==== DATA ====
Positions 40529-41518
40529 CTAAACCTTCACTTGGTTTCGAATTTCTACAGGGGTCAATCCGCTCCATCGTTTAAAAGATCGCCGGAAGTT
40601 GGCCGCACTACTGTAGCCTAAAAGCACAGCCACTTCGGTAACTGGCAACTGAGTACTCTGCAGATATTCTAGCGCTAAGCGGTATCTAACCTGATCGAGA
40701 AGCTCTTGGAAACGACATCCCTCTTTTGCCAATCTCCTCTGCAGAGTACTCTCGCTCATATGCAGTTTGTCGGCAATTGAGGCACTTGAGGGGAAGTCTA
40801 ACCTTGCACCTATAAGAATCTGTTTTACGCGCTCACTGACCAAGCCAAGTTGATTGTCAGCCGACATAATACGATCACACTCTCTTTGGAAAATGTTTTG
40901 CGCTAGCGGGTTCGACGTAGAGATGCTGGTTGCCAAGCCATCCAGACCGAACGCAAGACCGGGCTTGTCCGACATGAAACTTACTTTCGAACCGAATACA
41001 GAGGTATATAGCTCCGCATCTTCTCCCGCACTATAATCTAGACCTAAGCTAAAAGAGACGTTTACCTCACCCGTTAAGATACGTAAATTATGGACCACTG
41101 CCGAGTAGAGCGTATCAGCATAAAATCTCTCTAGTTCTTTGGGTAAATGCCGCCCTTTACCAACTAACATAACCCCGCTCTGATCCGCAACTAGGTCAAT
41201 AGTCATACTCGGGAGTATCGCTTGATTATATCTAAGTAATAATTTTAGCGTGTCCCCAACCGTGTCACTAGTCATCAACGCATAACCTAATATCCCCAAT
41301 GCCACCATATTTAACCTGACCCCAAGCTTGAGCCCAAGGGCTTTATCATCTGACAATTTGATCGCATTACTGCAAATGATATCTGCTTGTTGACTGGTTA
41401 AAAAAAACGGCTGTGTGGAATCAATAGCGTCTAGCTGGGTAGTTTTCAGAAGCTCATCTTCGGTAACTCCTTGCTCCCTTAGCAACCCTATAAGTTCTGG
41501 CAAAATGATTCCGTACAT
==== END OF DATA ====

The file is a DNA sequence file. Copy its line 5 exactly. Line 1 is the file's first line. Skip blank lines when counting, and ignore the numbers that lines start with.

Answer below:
40801 ACCTTGCACCTATAAGAATCTGTTTTACGCGCTCACTGACCAAGCCAAGTTGATTGTCAGCCGACATAATACGATCACACTCTCTTTGGAAAATGTTTTG